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San Miguel-NPC lobby watered down House version of sin tax bill - Monsod means BUSINESS

MANILA, Philippines – (UPDATED 9:56 p.m.) UP economics professor Solita Monsod dropped a bombshell on Thursday at the Senate ways and means panel hearing the pending sin-tax reforms: House Bill 5727 was watered down by San Miguel Corp. through congressmen-members of the Nationalist People's Coalition.

The big disparity between the expected windfall from excise taxes on cigarettes and alcohol, Monsod told committee chair Ralph Recto, was because of SMC, which is chaired by Eduardo "Danding" Cojuangco. He sold his remaining holdings in the diversifying conglomerate to his lieutenant, Ramon Ang, a few months ago.

Cojuangco is also founding chairman of the NPC.

SMC is the biggest beer-maker in the country, controlling almost 95 percent of the market. It also owns Ginebra San Miguel, maker of distilled spirits, which shares the market with Andrew Tan's Emperador Distillers Inc., Lucio Tan's Tanduary Distillers Inc. and Distelleria Limtuaco.

Monsod said it was not the strong alcohol lobby that reined in the deliberations for the final version of HB5727; rather, political affiliations played a big part in the final version of HB 5727.

There are 48 district representatives who are members of NPC out of the total 250 districts. NPC is chaired by Cojuangco.

This was brought out in the open when Recto asked why the Abaya bill or HB 5727 provided that P27 billion of the expected windfall from the hike in excise taxes would come from tobacco products, and only P4 billion will come from the beer and distilled spirits industry.

"I hope that was just a rhetorical question. I think we all know why," Monsod told Recto.

To this, Recto remarked that legislative deliberations and subsequent voting are a political exercise. 

"It's because NPC-Cojuangco-San Miguel, etcetera, that's beer. That's all. I mean, that is the only explanation," she said.

"I just hate these snide remarks so I just brought it out in the open," Monsod later told

Monsod and Recto are both former directors-general of the National Economic and Development Authority (NEDA). Sin-tax reform advocates like Monsod have challenged political leaders to prove they are on the side of the people, "not big tobacco" and pass the bill. But lawmakers like Recto have said they needed to be convinced that Finance officials who did the revenue assumptions have their "math right."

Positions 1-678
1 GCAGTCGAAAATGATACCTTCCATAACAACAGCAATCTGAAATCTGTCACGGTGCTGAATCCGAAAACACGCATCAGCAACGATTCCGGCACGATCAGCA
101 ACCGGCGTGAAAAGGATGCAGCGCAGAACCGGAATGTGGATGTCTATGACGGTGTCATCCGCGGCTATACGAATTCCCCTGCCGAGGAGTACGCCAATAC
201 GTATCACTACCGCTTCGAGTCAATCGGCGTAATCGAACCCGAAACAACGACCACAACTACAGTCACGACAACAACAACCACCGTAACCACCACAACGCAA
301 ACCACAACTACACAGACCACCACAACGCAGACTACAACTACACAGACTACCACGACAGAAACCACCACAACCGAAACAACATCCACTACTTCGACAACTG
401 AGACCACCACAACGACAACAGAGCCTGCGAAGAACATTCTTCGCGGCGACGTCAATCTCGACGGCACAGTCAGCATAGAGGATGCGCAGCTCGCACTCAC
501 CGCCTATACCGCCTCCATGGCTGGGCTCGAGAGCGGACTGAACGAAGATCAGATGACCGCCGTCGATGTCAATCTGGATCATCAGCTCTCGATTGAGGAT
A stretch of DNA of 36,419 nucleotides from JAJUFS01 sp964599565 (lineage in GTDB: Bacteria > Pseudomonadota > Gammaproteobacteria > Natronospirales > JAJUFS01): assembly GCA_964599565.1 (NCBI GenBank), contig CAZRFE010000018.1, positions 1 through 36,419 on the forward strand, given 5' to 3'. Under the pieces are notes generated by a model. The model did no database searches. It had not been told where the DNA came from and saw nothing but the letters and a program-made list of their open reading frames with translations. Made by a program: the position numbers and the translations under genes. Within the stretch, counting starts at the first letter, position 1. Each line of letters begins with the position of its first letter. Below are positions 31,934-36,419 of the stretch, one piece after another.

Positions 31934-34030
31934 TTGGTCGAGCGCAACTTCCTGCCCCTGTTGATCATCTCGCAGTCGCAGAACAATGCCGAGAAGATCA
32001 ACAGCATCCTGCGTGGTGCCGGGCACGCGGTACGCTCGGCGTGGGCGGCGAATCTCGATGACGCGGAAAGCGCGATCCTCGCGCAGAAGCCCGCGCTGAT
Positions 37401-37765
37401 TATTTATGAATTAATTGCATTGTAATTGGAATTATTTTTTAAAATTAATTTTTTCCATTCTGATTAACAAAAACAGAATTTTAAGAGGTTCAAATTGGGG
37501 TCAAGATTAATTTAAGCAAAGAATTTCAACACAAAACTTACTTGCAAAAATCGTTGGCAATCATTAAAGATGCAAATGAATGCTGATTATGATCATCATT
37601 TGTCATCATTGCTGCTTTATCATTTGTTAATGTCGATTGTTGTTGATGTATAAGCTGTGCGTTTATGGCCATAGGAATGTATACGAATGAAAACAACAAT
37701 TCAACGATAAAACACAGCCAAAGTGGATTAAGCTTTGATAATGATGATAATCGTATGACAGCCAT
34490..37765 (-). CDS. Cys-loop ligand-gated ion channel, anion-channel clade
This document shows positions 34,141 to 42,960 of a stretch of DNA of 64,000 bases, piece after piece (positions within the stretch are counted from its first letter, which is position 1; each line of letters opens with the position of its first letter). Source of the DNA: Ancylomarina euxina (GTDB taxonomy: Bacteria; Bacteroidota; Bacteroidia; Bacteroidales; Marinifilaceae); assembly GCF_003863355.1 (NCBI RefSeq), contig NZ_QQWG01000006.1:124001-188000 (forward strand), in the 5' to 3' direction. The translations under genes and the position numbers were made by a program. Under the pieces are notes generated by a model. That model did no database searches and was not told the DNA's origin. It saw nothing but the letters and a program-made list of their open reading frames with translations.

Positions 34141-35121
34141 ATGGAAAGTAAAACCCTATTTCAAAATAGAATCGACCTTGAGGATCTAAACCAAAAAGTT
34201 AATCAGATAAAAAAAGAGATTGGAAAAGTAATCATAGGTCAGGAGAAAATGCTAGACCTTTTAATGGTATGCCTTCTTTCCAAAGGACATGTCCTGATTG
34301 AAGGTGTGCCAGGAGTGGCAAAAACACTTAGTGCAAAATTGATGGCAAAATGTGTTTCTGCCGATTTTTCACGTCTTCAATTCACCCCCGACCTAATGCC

Former Pangasinan representative Mark Cojuangco, son of the SMC chairman, told that NPC did not have a hand in "manipulating" the final version of HB 5727.

"I'm saying this as a personal opinion. Beer and other spirits are not a 'sin' per se as the other sin products. A glass of wine, a bottle of beer does not hurt or have negative health consequences," Cojuangco said.

"May dad, I always hear him say, basta level ang playing field, basta applicable sa lahat sa industriya ang batas, patas, at walang smuggling -- walang problema. Having said that, taxes on beer are already high. Sa retail price, kung isasama mo ang income, excise -- ang binabayad sa gobyerno mas malaki pa sa napupunta sa kumpanya," he said.

If the excise tax on alcoholic products would be jacked up further, then SMC may end up paying up to 75 percent of the retail price to the government. The younger Cojuangco said this may turn off consumers into buying San Miguel Beer or Ginebra gin.


The Departments of Finance and Health had initially pushed for the P60-billion target revenue from the hike in sin taxes, to be divided equally between the tobacco and alcohol players. 

Under this proposal, 15 percent of the revenues would go to support tobacco farmers who may be displaced on the assumption that the increase in excise tax would cut down demand for cigarettes. 

The remaining 85 percent or around P50 billion would go to the Department of Health---around two thirds of this would go to health programs and a third to the Philippine Health Insurance Corp. Currently, Philhealth supports the medical expenses of around 5.4 million indigent families in government hospitals.

The DOH wants to expand the coverage to 10 million families.

However, the resulting HB 5727, which was passed by the Lower House in June, provided only around P30 billion to P33 billion in increased revenues. This would only leave P25 billion for Philhealth and almost nothing for health programs. DOH Secretary Ona said only extra funds from the sin taxes would go to improvement of hospital facilities.

DOF Secretary Purisima said the earmarking of the sin tax revenue changes with the target amount.

Disparity in tax burden

Philip Morris Fortune Tobacco Corp. had been pointing out the disparity in the tax burden between tobacco and alcohol under HB 5727. Representatives of the company said PMFTC, which controls 90 percent of the local cigarette market, is not against the hike in the sin taxes but it wants fairness and parity from lawmakers. 

The Senate is currently trying to consolidate three sin-tax reform measures before it could present to the plenary the final version of the sin tax bill. Aside from the Abaya bill (HB5727), Senators Miriam Santiago and Panfilo Lacson filed similar bills, which sin- tax reform advocates say are close to the original version that DOF and DOH wanted.